Future Of Mozaik

The archaeological finds of the cities of Ur and Uruk testify that the Sumerians, in 3000 BC, embellished their buildings with geometric decorations made by inserting, in the fresh mortar, clay cones from the enamelled base of white, black and red, which also served to protect the brickwork in raw bricks.

They decorated vases and other furnishings with pieces of mother-of-pearl, lapis lazuli and terracotta. It dates back to this period the Banner of Ur, a portable mosaic in the form of a lectern decorated in a technique similar to marble inlay with lapis lazuli, shells and red limestone, the stories depicted are narrated by overlapping bands.

In Egypt we find mosaics of clay cones dating back to the 3rd millennium BC. The compositions of hard stones, precious stones and glass that adorned the sarcophagi of the pharaohs can also be considered mosaic decorations.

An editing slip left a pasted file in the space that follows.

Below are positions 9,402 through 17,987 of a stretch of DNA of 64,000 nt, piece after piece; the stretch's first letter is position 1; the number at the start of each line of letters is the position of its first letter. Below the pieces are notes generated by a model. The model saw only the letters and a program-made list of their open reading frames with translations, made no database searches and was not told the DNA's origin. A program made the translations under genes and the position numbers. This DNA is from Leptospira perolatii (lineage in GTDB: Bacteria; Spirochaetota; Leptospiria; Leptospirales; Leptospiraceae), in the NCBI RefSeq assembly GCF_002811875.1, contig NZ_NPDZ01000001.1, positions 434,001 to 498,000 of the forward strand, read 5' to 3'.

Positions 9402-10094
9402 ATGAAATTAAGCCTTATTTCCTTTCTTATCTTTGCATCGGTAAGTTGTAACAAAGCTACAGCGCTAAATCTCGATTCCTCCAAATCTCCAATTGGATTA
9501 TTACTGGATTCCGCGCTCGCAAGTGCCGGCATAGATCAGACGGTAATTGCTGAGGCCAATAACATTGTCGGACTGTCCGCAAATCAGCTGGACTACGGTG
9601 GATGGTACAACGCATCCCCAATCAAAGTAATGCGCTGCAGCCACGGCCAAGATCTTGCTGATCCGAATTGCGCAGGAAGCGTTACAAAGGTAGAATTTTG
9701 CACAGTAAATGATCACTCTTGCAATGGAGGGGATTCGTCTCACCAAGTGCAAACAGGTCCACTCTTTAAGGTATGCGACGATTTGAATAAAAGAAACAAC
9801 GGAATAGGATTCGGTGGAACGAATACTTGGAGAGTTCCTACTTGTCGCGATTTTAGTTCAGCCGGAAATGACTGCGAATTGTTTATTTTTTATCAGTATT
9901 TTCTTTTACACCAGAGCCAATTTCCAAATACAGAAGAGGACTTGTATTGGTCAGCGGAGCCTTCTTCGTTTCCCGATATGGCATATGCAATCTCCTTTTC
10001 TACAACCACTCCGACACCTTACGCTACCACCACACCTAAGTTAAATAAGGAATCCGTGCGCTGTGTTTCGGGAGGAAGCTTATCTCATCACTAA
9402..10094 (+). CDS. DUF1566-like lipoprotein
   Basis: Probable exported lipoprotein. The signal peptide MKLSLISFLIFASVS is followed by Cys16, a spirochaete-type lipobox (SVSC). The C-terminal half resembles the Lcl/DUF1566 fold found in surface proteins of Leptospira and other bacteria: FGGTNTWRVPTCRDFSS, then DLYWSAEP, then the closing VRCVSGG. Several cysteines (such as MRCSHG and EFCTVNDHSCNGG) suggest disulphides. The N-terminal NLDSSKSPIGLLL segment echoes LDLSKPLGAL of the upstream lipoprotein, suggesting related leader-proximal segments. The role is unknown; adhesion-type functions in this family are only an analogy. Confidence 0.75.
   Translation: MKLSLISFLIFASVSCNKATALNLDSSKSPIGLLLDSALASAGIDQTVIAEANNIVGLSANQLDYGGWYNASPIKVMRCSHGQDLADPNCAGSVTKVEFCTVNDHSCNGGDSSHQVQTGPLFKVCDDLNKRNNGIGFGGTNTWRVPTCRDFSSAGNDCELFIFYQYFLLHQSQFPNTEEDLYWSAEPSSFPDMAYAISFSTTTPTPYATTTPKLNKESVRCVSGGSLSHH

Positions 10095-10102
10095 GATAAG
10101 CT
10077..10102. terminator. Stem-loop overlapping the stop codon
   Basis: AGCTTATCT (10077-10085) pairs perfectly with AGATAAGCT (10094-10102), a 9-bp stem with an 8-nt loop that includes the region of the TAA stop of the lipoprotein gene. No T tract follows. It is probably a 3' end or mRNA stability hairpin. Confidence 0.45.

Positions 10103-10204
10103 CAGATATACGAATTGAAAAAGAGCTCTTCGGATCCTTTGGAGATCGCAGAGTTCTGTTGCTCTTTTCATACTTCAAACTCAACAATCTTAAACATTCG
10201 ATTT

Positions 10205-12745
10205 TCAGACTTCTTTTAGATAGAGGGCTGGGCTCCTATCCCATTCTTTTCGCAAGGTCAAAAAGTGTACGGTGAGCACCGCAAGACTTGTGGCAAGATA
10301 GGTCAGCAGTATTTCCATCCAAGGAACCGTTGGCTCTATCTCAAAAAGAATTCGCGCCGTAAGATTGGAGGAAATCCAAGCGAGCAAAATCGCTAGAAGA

Creative Way To Put Pieces Together

In the 2nd millennium BC, in the Minoan-Mycenaean area, a cobblestone pavement was used, as an alternative to the use of carpets, which gave greater resistance to trampling and made the floor itself impermeable. An example is the floor mosaic of Gordion, the ancient capital of Phrygia, now Turkey, dating back to the 8th century BC, decorated with geometric patterns.


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